Sunday, January 14, 2007


Parc de Sceaux, mars, 7 h. matin 1925

Every now and then I'd like to throw one of my favourite photographers into the mix here - in this case, with two of my all time favourite photographs as well (If ever I win the lottery, I'll be hunting at least one of these two down - so Paris, if you're reading this and looking for a present for my upcoming birthday....).

The number one photographer for me has to be Atget - I'll be surprised if I ever tire of coming back to his work. He is probably one of the most important photographers in the history of the medium as well as the forerunner of modern photography. And yet every now and then I'm surprised by how many photographers either haven't even heard of him or are only vaguely aware of his work.

There's so much I could say about Atget, but for now I'll leave it to John Szarkowski from the introduction to The Work of Atget:

Atget, pointing

As a way of beginning, one might compare the art of photography to the act of pointing. All of us, even the best-mannered of us, occasionally point, and it must be true that some of us point to more interesting facts, events, circumstances, and configurations than others. It is not difficult to imagine a person-a mute Virgil of the corporeal world-who might elevate the act of pointing to a creative plane, a person who would lead us through the fields and streets and indicate a sequence of phenomena and aspects that would be beautiful, humorous, morally instructive, cleverly ordered, mysterious, or astonishing, once brought to our attention, but that had been unseen before, or seen dumbly, without comprehension. This talented practitioner of the new discipline (the discipline a cross, perhaps, between theater and criticism) would perform with a special grace, sense of timing, narrative sweep, and wit, thus endowing the act not merely with intelligence, but with that quality of formal rigor that identifies a work of art, so that we would be uncertain, when remembering the adventure of the tour, how much of our pleasure and sense of enlargement had come from the things pointed to and how much from the pattern created by the pointer...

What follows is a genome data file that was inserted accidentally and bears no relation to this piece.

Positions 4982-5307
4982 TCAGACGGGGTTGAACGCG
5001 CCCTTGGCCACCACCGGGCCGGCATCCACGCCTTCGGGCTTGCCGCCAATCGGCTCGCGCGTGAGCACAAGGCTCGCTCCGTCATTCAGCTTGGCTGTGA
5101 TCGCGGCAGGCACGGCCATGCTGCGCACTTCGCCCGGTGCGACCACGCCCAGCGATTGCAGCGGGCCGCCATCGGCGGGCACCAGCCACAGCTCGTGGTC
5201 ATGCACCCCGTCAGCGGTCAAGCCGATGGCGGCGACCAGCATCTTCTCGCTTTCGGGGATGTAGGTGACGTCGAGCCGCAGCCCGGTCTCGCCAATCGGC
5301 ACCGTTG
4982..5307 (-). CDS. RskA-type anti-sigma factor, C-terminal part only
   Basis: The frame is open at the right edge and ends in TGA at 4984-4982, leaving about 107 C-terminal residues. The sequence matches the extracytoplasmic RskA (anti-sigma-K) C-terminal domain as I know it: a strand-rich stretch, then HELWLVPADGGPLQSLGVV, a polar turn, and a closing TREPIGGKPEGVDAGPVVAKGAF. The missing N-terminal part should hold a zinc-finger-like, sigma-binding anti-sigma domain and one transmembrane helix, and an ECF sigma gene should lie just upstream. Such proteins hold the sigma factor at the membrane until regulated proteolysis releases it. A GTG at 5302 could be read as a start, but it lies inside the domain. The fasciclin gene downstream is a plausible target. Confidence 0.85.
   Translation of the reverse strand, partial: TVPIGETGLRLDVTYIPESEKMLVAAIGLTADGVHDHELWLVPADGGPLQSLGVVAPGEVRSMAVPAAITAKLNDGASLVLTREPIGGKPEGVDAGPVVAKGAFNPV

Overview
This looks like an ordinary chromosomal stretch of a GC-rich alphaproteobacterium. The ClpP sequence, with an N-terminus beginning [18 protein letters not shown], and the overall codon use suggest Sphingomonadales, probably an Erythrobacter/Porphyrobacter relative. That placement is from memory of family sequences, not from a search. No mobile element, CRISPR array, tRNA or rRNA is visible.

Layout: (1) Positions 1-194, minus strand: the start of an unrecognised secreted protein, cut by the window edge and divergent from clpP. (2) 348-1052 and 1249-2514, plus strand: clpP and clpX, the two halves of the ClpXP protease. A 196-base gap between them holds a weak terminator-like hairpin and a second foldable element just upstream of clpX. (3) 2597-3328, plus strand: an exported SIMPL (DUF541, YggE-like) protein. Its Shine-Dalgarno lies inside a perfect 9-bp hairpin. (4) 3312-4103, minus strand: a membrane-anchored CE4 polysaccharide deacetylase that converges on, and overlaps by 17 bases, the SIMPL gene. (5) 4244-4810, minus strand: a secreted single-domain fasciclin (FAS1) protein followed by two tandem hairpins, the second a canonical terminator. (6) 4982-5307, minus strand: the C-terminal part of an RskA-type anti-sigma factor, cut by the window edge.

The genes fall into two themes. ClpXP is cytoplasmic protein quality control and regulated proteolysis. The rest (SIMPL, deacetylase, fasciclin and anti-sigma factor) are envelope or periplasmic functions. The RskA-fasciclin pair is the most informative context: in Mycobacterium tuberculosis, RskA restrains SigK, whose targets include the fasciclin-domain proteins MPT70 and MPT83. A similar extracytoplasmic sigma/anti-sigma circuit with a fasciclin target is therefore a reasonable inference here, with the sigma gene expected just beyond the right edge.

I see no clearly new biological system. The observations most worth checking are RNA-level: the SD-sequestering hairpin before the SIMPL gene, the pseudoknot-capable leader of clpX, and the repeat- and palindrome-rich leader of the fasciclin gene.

To note the similarity between photography and pointing seems to me useful. Surely the best of photographers have been first of all pointers-men and women whose work says: I call your attention to this pyramid, face, battlefield, pattern of nature, ephemeral juxtaposition...

In his early work, Atget, like most intelligent beginners, tried many things. Many of his early pictures attempt a direct reportage of ephemeral contemporary life: groups of people at work or play, the bustle of the street, events of topical interest, etc. Most of these pictures seem merely circumstantial, and insufficiently formed, but a few succeed very well. These successes, to a photographer of appropriate temperament, would have been adequate encouragement; this line of exploration could only have been profitably pursued, preferably with one of the splendid new hand cameras rather than the ponderous and refractory stand camera that Atget used. There was, however, an opposing strain in Atget's early work which-we must assume-pleased him more. These pictures are still, simple and poised, and concern themselves not with reportage but with history. Very early in his career Atget stopped trying to catch the world unaware....

...The intensity of Atget's attention might be measured by the frequency with which he returned to certain families of subject matter. He loved dooryards, with their climbing vines, window boxes, caged canaries, and worn stone doorsteps; and courts with neighborhood wells in them, immemorial centers of sociability, news, and contention. Atget's pictures describe such places with a sharp but tactful scrutiny. They define a meeting ground between domestic and civil life, the innermost plane of the private person's public face.

Tavern, the Lapin Agile, rue des Saules 1926

Among the good books on Atget - and there are many - would be (click for a link):

1 comment:

tim atherton said...

I like it!